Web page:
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The ups-and-downs of autopiltot troubleshooting.

In an earlier blog, I - well, actually our Test Pilot, Chad Howard - answered a few questions on autopilot operations that came up at AERO Friedrichshafen. While operational questions were the majority, we did get a few pertaining to troubleshooting a particular issue called "pitch porposing."
It's not an easy question to answer. Because they are so integrated into the aircraft's airframe and avionics, autopilot troubleshooting can be very challenging. And it's something that's best left to the experts. So I asked our Field Service Engineer and resident expert, Al Gialousis, to share a few tips on tracking down this particular problem.


One of the more difficult autopilot system issues to its isolate to root-cause is a pitch oscillation, also known as "pitch porpoising." The reason is that there are a number of variables at work, and because differing pitch performance issues often result in the same situation. Since each component has a unique and subtle effect on system performance, getting an accurate description of the problem is a must.
In isolating potential sources of a problem, a good first step is to determine whether the issue is related to system "signal" or system "slop." For example, is the autopilot driving the oscillation or is the root cause is that the autopilot simply can't fly the aircraft correctly due to external forces?
If the aircraft is equipped with a flight director indicator it is one of the best tools used for determining the cause. When in FD mode, you have a visual reference of how the autopilot system would be flying the aircraft. Only doing so while the servo solenoids are disconnected allows the aircraft to be maintained in straight and level flight. Hence, oscillating command bars would indicate a system signal issue while stable command bars would indicate slop in the flight control system or pitch servo.  
You will also have to identify exactly what type of pitch oscillation you are dealing with. Two of the most common are divergent oscillations and trim-induced oscillations.
Divergent oscillations, which get progressively worse in magnitude with each cycle, are generally an indication of a loose elevator cable, loose pitch servo bridle cable or high pitch servo start-up voltage.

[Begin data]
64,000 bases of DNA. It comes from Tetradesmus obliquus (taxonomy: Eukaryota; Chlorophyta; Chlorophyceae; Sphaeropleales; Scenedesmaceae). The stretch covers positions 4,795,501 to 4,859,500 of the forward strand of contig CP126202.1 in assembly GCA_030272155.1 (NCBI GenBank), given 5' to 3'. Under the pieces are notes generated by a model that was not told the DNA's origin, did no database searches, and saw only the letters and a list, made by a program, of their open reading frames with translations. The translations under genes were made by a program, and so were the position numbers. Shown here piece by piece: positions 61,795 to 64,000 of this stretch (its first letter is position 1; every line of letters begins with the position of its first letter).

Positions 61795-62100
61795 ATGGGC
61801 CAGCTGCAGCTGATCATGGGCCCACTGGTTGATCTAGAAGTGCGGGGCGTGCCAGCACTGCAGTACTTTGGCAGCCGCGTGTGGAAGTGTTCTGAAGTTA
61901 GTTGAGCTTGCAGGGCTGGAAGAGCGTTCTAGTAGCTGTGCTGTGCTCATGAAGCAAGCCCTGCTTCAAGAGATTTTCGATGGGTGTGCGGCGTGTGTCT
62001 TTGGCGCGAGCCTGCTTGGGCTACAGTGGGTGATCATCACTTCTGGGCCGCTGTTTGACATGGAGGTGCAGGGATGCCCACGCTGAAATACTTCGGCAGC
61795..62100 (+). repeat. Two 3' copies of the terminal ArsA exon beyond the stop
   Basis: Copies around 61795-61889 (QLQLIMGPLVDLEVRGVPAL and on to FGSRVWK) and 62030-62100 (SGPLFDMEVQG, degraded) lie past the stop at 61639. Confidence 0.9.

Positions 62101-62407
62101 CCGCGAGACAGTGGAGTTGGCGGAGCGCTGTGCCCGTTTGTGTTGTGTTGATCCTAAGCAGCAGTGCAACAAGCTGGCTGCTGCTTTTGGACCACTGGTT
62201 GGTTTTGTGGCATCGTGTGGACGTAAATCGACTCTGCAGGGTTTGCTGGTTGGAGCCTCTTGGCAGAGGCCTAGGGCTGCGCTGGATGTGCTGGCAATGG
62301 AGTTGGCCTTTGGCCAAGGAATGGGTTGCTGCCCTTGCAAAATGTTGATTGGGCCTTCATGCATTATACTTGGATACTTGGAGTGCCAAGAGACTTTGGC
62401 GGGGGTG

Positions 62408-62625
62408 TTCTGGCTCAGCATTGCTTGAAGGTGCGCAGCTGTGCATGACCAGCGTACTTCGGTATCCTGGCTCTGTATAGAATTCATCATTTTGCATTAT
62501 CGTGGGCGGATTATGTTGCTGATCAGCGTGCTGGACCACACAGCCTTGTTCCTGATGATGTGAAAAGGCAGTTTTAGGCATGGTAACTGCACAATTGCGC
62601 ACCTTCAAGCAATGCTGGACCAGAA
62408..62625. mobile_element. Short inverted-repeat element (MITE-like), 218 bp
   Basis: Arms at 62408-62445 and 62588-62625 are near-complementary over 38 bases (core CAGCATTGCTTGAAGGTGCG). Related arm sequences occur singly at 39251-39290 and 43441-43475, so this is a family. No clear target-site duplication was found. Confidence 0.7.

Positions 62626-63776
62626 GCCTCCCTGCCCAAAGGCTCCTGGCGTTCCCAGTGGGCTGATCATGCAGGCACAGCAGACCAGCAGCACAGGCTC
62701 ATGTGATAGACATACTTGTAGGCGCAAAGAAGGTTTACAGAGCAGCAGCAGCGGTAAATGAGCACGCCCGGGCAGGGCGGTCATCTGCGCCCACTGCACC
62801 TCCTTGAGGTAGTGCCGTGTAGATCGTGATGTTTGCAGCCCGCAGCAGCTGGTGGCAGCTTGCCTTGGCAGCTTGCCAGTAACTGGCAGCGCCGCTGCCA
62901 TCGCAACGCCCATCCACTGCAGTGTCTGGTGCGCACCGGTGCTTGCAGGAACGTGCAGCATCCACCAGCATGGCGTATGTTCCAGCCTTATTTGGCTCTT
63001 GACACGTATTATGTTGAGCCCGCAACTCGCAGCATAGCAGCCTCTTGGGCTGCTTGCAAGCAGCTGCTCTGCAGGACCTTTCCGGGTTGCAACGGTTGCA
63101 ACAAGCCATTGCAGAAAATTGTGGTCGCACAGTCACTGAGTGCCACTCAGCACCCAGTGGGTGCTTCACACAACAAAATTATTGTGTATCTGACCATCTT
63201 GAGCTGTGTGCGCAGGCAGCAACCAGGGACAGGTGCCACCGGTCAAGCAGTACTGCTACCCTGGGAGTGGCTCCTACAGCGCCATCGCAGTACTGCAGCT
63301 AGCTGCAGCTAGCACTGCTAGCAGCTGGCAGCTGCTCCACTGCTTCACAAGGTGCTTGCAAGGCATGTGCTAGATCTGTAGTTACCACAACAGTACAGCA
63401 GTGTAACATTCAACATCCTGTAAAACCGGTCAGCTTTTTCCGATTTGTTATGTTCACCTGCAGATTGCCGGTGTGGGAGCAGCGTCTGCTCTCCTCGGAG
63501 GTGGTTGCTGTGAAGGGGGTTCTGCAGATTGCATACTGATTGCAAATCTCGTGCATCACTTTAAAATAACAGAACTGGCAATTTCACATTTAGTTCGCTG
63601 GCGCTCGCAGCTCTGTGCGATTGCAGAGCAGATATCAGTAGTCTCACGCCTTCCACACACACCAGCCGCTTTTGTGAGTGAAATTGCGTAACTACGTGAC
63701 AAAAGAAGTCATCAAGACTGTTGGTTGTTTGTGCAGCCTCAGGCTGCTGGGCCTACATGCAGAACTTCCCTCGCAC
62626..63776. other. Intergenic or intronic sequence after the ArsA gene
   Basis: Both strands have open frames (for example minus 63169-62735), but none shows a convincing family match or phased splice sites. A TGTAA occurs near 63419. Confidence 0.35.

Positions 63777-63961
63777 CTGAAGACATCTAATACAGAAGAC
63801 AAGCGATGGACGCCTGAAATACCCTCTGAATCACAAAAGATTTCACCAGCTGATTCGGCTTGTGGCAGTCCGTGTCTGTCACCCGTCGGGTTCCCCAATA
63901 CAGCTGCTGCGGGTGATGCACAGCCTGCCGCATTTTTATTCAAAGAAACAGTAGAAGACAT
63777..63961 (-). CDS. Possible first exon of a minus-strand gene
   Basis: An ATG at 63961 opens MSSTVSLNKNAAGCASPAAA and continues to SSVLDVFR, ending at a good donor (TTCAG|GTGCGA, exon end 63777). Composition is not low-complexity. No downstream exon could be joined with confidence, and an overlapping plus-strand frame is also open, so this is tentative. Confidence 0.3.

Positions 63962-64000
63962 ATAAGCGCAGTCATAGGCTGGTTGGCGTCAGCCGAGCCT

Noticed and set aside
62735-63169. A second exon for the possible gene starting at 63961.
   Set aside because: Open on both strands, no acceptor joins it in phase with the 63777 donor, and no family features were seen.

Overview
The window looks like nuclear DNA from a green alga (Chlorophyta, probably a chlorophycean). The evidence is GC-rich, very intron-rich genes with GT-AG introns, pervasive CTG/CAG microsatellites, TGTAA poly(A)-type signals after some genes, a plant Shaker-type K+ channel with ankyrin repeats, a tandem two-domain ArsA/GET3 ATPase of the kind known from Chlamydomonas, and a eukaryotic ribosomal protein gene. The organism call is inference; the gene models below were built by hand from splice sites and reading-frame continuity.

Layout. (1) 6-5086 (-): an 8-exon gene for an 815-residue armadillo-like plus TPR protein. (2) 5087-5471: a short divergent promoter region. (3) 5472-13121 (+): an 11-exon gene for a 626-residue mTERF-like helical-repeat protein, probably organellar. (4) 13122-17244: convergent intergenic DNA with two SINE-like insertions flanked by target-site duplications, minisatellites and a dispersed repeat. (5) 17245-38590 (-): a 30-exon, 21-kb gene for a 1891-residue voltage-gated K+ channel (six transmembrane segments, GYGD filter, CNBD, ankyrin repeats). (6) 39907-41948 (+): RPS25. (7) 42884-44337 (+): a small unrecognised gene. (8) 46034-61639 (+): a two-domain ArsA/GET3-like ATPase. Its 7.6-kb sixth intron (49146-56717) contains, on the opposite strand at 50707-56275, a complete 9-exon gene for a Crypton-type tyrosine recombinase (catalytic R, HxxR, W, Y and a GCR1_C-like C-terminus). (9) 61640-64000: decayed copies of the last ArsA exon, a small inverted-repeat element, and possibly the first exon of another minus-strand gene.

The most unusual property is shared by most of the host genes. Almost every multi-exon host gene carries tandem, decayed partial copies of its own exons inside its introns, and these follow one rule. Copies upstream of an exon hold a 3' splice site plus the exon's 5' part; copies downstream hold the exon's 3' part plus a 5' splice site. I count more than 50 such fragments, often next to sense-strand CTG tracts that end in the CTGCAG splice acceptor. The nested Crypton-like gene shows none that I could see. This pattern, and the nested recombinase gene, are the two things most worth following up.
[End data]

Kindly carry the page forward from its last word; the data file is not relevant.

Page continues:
Trim-induced oscillations are generally caused by pitch servo sensor switch torque settings. The easiest way to identify this problem is by simply turning off the Trim Master switch
Additionally, when dealing with an S-TEC System-55X, always confirm the unit is fully seated into the tray. It is not uncommon for incorrect hardware to be used, which inhibits unit seating. Also, ensure the connectors are securely fastened to the tray's back-plate and will not push back when mating with the unit.
Troubleshooting an oscillation requires gathering quantifiable data, determining a most probable cause, and isolating suspect components through testing & adjustment. Since many reported autopilot discrepancies are often related to the condition of the aircraft, confirming the aircraft's flight control system is rigged in accordance with the manufacturer's specifications for cable tensions and system friction is a great starting point. At the same time, the servo's bridle cable and start-up voltage can be checked. These simple steps will resolve many performance issues. When these steps do not resolve a pitch issue, additional troubleshooting guidance is available by contacting the Genesys Aerosystems Tech Support department.

Excellent insights Al, thank you. If you have a particular question about autopilot operations or troubleshooting, please send it along and I'll have one of the Genesys Aerosystems autopilot experts answer it. 
Until next time, fly safely,